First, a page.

Islands between Japan and South Korea are the source of a long-running territorial dispute. Credit: Choul Jib Lee/Getty

South Korea’s flagship research ship Isabu seems to have sailed into a controversy with the Japanese government over its name. The incident has hindered some oceanographic research collaborations between the two countries.

The ship’s name refers to a sixth-century Korean general, Kim Isabu. In South Korea, he is known for his maritime conquests, which in some historical accounts included two islets that are the subject of a decades-long territorial dispute between South Korea and Japan. Known as Dokdo in South Korea and Takeshima in Japan, the small islets are located roughly midway between the two countries, more than 200 kilometres from each mainland. The 5,900-tonne ship launched late last year and is currently cruising the Philippine Sea. Its name was an option in a public poll held by the ship’s operator, the Korea Institute of Ocean Science and Technology in Ansan.

The Japanese government has issued no formal protest over the ship’s name, but four scientists in South Korea and Japan have told Nature that researchers at Japan’s national marine-research agency have been instructed not to participate in any collaborations or cruises involving Isabu. An e-mail sent in January by an official at the Japan Agency for Marine-Earth Science and Technology (JAMSTEC) in Yokusuka, and seen by Nature, suggests that the order came from Japan’s science ministry. The e-mail states that the ministry cancelled a proposed agreement to allow JAMSTEC researchers to collaborate on the ship.

A senior researcher at JAMSTEC, who asked to remain anonymous, says that he and other JAMSTEC researchers have been told not to use the ship or any data it obtains.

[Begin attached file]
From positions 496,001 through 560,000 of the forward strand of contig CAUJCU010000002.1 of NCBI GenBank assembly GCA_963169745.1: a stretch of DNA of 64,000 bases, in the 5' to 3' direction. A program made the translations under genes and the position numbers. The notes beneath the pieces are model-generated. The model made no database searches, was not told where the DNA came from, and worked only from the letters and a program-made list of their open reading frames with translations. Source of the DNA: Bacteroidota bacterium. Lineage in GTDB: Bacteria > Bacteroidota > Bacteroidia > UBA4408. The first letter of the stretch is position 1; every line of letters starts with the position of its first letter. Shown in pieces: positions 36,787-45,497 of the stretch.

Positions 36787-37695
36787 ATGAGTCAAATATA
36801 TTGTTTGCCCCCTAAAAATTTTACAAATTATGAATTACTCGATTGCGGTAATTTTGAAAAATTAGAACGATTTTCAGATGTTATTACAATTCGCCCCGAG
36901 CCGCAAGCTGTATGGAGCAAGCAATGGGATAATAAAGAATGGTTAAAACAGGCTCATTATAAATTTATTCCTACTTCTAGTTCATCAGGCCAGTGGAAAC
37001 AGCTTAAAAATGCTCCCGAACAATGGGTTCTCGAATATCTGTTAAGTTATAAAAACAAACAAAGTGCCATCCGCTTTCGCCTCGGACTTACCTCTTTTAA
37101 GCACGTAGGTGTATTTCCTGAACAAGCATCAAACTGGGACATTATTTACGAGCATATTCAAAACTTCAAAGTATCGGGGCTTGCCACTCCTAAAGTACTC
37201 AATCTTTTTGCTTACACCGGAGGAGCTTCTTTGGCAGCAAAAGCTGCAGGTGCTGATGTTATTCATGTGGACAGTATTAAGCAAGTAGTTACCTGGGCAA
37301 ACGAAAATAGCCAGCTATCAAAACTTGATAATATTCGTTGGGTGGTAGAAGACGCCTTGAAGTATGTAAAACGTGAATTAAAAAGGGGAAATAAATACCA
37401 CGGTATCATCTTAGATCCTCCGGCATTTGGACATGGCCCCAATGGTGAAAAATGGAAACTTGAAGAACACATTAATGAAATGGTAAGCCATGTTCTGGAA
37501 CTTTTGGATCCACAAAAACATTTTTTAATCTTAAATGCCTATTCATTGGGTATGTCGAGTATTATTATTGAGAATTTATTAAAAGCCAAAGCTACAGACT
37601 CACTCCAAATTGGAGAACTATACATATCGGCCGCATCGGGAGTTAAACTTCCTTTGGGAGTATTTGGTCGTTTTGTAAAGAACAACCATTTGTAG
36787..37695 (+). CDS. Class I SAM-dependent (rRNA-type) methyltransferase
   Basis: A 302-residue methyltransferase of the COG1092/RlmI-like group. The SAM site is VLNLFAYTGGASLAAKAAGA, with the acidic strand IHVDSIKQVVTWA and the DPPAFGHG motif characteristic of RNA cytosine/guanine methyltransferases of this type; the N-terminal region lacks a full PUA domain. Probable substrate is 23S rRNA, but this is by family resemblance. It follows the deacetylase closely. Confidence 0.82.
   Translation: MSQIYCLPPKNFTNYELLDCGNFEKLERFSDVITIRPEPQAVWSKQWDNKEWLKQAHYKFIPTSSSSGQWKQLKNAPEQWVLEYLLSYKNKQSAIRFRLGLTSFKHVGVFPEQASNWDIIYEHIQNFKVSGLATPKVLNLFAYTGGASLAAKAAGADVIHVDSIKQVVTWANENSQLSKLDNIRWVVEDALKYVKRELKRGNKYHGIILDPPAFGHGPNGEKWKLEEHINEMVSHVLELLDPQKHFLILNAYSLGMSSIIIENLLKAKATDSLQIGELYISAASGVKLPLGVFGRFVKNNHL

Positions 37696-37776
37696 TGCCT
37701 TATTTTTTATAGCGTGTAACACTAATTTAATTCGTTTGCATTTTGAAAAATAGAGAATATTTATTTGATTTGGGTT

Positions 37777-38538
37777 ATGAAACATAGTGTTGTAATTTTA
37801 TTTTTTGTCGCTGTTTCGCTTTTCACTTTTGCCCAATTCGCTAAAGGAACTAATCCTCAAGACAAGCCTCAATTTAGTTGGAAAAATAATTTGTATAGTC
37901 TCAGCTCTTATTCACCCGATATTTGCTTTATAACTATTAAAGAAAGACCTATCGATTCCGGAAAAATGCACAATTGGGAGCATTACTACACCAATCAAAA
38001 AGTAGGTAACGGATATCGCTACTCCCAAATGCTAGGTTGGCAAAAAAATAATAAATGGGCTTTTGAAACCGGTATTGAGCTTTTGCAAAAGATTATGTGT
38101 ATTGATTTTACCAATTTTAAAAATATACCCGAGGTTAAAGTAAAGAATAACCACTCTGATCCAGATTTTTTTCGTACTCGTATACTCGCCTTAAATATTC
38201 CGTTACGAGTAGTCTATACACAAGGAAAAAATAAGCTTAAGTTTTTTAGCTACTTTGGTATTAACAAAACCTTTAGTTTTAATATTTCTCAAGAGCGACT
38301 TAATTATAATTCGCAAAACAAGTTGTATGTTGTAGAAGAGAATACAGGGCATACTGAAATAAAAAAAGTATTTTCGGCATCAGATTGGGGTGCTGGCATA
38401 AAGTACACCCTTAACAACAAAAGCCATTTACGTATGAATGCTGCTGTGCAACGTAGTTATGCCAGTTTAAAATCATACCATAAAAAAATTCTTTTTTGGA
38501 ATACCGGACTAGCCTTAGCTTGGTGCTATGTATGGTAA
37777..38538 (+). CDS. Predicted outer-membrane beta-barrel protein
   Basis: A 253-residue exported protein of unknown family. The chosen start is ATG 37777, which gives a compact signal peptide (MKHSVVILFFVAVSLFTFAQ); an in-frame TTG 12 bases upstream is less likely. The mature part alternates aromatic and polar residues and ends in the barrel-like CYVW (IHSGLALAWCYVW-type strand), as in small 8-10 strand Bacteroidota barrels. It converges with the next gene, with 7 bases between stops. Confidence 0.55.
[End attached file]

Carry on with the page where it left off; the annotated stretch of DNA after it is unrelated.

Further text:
JAMSTEC’s actions regarding Isabu seem to be directed from more-senior officials. An e-mail sent earlier this year from a JAMSTEC staff member to an employee of a government-supported research institute in South Korea that is involved with Isabu suggests that JAMSTEC is acting on the wishes of its supervising authority, the Japanese Ministry of Education, Culture, Sports, Science and Technology (MEXT). The e-mail said: “We have consulted MEXT on your request to add the collaboration on the research activities using your new research vessel ‘ISABU’, and got a negative answer from MEXT due to a non-scientific reason.” The e-mail goes on to state that JAMSTEC cannot “carry out the collaboration using your new research vessel”.

When contacted by Nature, the JAMSTEC staff member who sent the e-mail declined to answer questions. JAMSTEC president Asahiko Tairatold Nature that he had no knowledge of that specific e-mail, and he had not issued an order, or personally received one from the government, prohibiting the organization’s involvement with Isabu. But he says cooperation with South Korea using the ship “could be very difficult” and would require permission from MEXT. “The name of Isabu is a little bit unfortunate,” he says, but he adds that JAMSTEC will remain involved with an ongoing 16-nation collaboration to survey the region between the Indian and Pacific oceans, to which South Korea has committed Isabu. Pulling out of the collaboration over South Korea’s use of the ship would “be a pretty stupid thing to do”, he says.

MEXT’s director of deep-sea research, Tatsuya Watanabe, says that the ministry had discussed the South Korean ship with JAMSTEC, but would not comment on whether the ministry had instructed JAMSTEC to avoid collaborations on the ship, or whether the ministry had an issue with the ship’s name.

So far, the controversy has disrupted at least one planned research project between researchers from both countries. A university-based Japanese marine scientist, who also asked for anonymity, says that he had planned a cruise on Isabu in collaboration with JAMSTEC before the tensions arose. But the agency’s researchers have since told him that JAMSTEC instruments cannot be used on Isabu. His project will go ahead without the equipment, reducing the data resolution.

Sang-Mook Lee, a marine geophysicist at Seoul National University, says that disruptions to the two countries’ research collaborations will restrict the ship’s scientific capability. “Had we known that the Japanese would react in such a way, I don’t think Koreans would have chosen the name,” he says.

But the senior JAMSTEC researcher says that the dispute is unlikely to have a major impact on Japan’s marine research because the country has its own research ships and marine projects. Even so, he is upset that the ship was given such a politically-charged name: “Scientists should be politically neutral.”